Tag Archives: Hagfish

Mucus in the Animal Kingdom

Boogers. There. I said it. Now you are all thinking about thoseooey gooey slimy’s that drip from our noses when we are sick. But our bodies produce mucus every day—it helps protect our lungs by capturing dust and dirt when we inhale. Mucus production ins’t only a human process, however. Lots of different animals produce mucus for a variety of different reasons. Take these Catalina ocean dwellers, for instance:

California Sheephead

Mucus sheephead

At night this fish may produce a mucus cocoon around its body. This inhibits predators from using their sense of smell to find these fish while they are resting.

For more on this species: https://www.montereybayaquarium.org/animal-guide/fishes/california-sheephead

Sea Hare

mucus sea hare

As a defense the sea hare can produce a purple ink and something called opaline. This slimy, sticky secretion was studied a few years ago. It is believed to interfere with a predator’s ability to taste and smell.

For more on this species: https://blogs.scientificamerican.com/running-ponies/sea-hares-thwart-spiny-lobster-attack-with-goo/

Pacific Hagfish

mucus

The slimiest of them all. Pacific hagfish create slime as a defense against predators. Their slippery bodies allow them to flee from the mouths of predators and slip into tiny crevices.

For more on this species: https://news.nationalgeographic.com/2017/03/hagfish-oceans-slime-deep-weird/

 

What’s all that slime for anyway?

Ewww what is that!! Its so slimy and gross! Well kids, what your looking at isn’t a sea serpent or a snake, its a hagfish. Hagfish may not win any beauty pageants in the near future but they sure know how to hang around, the oldest surviving vertebrate living over 300 million years ago! It’s quite amazing that such a simple looking animal has been around for such a long period of time. Hagfish fall under the class known as the jawless fish, or Agnatha, meaning they lack true jaws like you and I. They are the only known living animals to have a skull but no vertebral column and are related to lampreys.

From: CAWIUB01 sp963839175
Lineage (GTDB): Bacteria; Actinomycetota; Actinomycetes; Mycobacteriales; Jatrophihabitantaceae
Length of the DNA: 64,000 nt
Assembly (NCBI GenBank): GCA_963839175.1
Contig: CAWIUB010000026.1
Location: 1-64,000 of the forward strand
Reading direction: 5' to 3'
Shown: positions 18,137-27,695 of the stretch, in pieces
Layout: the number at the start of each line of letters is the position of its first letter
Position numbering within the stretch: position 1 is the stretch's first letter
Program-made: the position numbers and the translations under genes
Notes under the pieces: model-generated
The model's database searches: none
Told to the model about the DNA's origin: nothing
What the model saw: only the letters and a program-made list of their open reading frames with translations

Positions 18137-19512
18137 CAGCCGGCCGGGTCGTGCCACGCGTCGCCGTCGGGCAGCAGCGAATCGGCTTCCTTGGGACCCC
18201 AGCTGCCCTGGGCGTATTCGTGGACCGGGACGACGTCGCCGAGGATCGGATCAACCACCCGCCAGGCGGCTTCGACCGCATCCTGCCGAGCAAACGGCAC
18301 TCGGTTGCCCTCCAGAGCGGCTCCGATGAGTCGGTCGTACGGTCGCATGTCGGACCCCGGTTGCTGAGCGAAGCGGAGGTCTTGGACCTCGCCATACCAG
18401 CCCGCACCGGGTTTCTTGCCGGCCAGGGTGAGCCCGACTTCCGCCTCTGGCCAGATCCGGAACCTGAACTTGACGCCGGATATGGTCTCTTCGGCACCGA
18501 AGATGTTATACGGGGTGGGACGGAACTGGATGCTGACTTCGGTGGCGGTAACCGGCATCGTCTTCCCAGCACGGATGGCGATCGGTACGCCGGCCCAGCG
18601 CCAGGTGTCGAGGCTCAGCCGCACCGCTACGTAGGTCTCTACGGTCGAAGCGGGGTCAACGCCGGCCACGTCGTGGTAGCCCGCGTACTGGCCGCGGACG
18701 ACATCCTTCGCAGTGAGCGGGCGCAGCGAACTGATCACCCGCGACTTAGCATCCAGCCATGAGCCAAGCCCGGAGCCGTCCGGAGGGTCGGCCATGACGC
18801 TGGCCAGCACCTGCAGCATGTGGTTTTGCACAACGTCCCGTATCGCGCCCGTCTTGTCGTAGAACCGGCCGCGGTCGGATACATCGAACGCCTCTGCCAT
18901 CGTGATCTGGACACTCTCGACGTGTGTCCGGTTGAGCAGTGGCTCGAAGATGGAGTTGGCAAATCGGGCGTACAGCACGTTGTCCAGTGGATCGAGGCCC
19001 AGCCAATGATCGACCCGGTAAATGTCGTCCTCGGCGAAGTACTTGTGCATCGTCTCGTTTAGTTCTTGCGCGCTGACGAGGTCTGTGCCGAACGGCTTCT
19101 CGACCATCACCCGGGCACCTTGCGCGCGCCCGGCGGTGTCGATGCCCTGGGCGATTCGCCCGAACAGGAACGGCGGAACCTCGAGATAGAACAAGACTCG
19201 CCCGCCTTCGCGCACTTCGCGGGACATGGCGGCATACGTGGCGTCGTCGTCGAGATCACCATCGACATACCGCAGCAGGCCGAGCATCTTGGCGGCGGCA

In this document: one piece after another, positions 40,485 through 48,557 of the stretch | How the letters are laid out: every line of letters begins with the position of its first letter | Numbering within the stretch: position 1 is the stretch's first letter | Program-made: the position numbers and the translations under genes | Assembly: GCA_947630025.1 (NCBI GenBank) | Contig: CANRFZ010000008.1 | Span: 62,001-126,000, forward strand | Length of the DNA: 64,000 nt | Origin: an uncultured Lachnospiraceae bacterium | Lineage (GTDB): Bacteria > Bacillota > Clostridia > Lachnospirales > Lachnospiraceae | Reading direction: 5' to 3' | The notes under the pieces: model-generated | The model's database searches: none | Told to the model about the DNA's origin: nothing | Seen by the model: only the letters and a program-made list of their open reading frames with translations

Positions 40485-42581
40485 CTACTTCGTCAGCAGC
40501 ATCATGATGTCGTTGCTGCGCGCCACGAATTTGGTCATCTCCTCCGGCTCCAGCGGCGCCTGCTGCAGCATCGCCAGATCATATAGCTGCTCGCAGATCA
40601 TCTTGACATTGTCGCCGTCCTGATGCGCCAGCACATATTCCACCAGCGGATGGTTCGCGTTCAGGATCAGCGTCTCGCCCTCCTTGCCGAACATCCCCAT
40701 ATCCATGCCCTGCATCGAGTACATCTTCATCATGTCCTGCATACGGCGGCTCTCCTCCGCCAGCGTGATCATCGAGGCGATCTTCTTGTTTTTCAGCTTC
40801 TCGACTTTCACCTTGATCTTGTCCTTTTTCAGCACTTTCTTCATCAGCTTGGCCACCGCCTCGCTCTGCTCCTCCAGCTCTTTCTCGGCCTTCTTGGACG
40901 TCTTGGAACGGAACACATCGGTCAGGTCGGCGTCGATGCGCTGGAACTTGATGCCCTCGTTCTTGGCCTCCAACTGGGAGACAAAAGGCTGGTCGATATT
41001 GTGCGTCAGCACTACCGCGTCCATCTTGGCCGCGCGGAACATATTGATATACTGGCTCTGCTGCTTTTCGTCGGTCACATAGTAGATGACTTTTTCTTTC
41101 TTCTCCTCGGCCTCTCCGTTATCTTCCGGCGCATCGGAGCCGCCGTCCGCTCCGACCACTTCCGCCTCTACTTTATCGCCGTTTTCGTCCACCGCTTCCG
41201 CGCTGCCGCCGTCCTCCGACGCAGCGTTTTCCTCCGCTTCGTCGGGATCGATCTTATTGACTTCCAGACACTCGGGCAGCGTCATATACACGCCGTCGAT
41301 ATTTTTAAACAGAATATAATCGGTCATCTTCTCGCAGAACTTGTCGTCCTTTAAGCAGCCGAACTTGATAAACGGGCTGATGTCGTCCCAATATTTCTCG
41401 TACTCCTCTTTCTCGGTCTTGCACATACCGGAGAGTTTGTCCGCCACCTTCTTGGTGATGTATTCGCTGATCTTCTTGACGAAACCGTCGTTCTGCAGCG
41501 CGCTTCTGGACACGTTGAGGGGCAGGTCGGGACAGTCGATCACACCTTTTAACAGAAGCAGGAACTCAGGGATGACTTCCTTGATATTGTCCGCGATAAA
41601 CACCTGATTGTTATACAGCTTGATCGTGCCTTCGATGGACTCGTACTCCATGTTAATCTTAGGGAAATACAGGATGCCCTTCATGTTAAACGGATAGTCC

Screen Shot 2016-03-10 at 1.21.11 PMThese crazy looking animals aren’t going to be hanging around in the shallow waters were we could find them on snorkel. They are deep sea animals living hundreds of feet down, feeding primarily on dead animals that sink down to the bottom. Hope you aren’t in the middle of eating a big meal, but these fish are known to enter the inside of the dead animal and devour it from the inside out. They do this by absorbing organic matter across their skin and gills, which allows them to maximize their sporadic feeding methods. Quite the interesting image! Besides how they eat and survive probably the coolest thing about these little guys is their ability to produce copious amounts of slime when distressed.

Screen Shot 2016-03-10 at 1.20.56 PMThe hagfish is sometimes referred to as the slime eel and for a good reason. They have around 100 glands along their body, which can produce the thick milky and fibrous slime. The slime of these fish contains thousands of very thin and tiny (100x smaller than a human hair) protein threads. The threads are extremely strong and when they are stretched out and dried they resemble spider silk. The cool applications of this could potentially be creating material that rivals nylon or plastic and used in things from bulletproof vests to artificial tissues, crazy right! If these animals get captured, the hagfish will actually tie itself into a knot and work its way from the head to the tail slowly scrapping off all the slime and freeing itself from the attacker. It’s also believed that the slime of the hagfish has another defense tool, clogging the attackers gills. The slime is so think that when a fish attacks its gills will become clogged and the hagfish will have time to escape. This can be viewed as one of the coolest evolutionary strategies against predator fish around. I don’t know about you but hagfish are cool in my book!

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